In the Moment

We have all heard the term, “In the zone” in terms of sporting performance. Maybe you have experienced it yourself. Time seems to slow down and you can hit exactly the shot you want every time. You seem to be able to anticipate what your opponent will do and respond almost before he does it. You are calm, but very alert, your vision clear and you have no doubts, or noise in your head. Just a calm certainty about what you are doing…. Then it vanishes and the old mistakes creep back. Before you know it you have “Lost form.”

I have often pondered this phenomenon; what it is and what causes it to manifest. Also what causes it to disappear. It’s a bit like trying to grasp an eel with soapy hands. I did martial arts for some years. Kung Fu to be precise and I came across a ritualistic routine called “Silum Tao.” It means, literally, “little thought.” I used to do this routine each morning for years and found I felt very grounded and calm each time.

I’d like to offer a perspective on being in the moment. When we play a squash match (say a pennant competition match) we get out there and compete as hard as we can. At the end of each game the team gathers around the player offering advice on tactics and off they go again.

Tactics in squash should be very simple. If your opponent has an obvious weakness you should concentrate on that in the first instance. But what should the overriding strategy be? I always suggest to my students that they hit the ball away from their opponent. Pretty simple stuff wouldn’t you agree? If you do that you don’t have to make a decision as to what shot to play. All you need to know is where the ball is, where your opponent is and where you are. The course of action becomes blindingly obvious.

Why then can’t we execute such a simple strategy? We fail to do the one simple thing, hit the ball where we want it to go. Why not? Too much going on inside our heads is, in my opinion, the answer. Almost all motor vehicle accidents are caused by inattention, or more precisely, split attention. One recent major cause of accidents identified is texting. What is that but people trying to do more than one thing at a time. Multi-tasking is simply the opportunity to do more than one action at the same time – poorly.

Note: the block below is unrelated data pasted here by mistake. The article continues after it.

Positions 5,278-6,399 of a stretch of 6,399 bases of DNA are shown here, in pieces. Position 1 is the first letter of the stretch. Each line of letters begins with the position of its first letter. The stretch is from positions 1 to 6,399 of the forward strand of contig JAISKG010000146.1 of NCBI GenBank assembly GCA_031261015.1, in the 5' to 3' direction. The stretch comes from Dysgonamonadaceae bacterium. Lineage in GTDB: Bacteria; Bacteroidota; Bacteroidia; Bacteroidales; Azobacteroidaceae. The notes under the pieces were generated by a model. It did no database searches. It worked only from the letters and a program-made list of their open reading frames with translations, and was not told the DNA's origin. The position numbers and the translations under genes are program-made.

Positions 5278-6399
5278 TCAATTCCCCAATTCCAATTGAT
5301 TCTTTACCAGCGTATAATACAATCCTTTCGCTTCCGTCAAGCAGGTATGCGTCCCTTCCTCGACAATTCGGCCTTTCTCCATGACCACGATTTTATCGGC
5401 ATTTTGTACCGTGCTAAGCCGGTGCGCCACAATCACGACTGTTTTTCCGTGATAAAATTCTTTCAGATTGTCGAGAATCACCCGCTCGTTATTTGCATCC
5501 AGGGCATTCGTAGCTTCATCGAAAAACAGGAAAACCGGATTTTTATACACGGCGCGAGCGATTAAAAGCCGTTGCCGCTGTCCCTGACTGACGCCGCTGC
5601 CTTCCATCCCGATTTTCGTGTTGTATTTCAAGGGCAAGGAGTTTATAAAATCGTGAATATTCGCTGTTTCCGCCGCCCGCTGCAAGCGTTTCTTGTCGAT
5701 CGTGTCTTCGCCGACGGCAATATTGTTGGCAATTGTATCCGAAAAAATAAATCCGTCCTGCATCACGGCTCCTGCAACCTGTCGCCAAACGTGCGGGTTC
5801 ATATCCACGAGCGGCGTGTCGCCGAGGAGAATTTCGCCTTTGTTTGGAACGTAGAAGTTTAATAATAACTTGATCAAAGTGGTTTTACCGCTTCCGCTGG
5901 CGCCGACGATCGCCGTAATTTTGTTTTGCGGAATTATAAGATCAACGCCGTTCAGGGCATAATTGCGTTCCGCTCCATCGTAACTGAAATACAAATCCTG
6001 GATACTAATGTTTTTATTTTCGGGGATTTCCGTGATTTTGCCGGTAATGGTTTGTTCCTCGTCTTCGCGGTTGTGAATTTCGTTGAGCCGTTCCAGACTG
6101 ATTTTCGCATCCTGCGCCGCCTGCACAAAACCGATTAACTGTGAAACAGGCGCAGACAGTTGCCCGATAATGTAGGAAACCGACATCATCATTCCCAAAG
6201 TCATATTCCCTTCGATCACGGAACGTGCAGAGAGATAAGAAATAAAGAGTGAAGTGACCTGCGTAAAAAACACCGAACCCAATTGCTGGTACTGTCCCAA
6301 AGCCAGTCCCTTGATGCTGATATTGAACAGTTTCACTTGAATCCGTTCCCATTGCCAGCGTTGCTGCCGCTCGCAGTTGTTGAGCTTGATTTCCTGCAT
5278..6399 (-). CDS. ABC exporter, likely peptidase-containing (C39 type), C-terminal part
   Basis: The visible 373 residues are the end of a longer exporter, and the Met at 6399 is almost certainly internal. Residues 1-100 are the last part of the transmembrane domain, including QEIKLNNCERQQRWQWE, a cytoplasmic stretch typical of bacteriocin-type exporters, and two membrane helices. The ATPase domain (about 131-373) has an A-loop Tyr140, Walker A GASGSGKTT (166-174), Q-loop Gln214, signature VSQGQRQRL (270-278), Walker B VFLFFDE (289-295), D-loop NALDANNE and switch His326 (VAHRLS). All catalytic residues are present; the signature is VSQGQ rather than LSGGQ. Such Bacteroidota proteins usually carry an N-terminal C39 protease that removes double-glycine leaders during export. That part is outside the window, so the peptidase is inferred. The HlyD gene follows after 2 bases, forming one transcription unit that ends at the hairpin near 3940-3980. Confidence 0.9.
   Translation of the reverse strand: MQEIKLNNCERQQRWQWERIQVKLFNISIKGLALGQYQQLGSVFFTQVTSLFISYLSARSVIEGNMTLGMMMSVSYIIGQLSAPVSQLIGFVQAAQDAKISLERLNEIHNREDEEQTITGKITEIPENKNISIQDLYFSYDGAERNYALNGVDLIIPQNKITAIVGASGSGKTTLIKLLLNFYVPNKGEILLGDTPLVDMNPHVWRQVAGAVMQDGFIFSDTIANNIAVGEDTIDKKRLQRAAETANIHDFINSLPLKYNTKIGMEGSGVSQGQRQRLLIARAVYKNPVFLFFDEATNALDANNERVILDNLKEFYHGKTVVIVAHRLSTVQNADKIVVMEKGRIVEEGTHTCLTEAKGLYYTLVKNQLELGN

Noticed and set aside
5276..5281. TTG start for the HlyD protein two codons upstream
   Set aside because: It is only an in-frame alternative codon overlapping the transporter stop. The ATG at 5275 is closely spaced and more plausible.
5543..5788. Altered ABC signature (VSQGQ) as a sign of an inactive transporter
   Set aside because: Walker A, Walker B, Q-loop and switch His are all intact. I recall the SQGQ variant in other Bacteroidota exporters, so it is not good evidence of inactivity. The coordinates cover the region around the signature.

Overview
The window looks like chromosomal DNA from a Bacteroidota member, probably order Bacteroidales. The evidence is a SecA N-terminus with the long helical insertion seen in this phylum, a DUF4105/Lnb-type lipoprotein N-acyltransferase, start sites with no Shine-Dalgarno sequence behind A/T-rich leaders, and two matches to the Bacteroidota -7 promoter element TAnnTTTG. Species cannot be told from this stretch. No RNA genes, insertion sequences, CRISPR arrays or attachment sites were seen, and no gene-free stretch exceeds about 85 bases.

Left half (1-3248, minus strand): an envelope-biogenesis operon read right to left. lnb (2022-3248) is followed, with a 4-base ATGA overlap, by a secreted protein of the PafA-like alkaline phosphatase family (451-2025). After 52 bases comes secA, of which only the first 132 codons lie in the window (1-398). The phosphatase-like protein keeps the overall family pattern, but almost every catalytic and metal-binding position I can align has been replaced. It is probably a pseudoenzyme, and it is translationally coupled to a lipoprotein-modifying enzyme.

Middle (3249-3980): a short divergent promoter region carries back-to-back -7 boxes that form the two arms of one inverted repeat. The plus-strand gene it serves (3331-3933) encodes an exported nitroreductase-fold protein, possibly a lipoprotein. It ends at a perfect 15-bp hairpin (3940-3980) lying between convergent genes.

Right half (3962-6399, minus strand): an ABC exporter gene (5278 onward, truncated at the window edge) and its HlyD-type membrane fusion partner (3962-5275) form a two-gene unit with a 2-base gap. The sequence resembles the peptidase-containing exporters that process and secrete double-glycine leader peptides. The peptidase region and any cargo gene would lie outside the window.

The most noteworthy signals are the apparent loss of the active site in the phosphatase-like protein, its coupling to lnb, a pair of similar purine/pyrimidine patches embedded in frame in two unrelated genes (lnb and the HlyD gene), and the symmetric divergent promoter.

I always say to my players the following, “don’t play the match, don’t play the game, don’t play the point, PLAY THE SHOT YOU ARE PLAYING. Don’t do anything else. The only thing you can control is what you are doing AT THIS INSTANT.

Focus all your attention on the shot you are playing and your odds of playing the precise shot you need increase exponentially. When I am drilling my players I get them to focus on precisely where they are going to hit the ball (when we are doing control drills.) This forces them to focus on the particular shot they are playing.

All concentration is, is the capacity to focus your attention on a specific. In this case the shot you are playing, NOW. All you can ever control is what you are doing at this very instant. We have all seen players who have received a poor refereeing call and then lose the next three points as they brood about it. Their attention is stuck in the past and their execution suffers.

To help players in this aspect of their game I sometimes have them call out “Now” every time I hit the ball. It is remarkable how their shot making capacity improves after a few minutes.

What I am suggesting is that all we can ever control is what we do when we are doing it. In other words, Be HERE, NOW and focus on whatever action your are doing. If you do I guarantee you will do it better.

A bit like life, don’t you think?

Yours in squash excellence.
Ollie Lind

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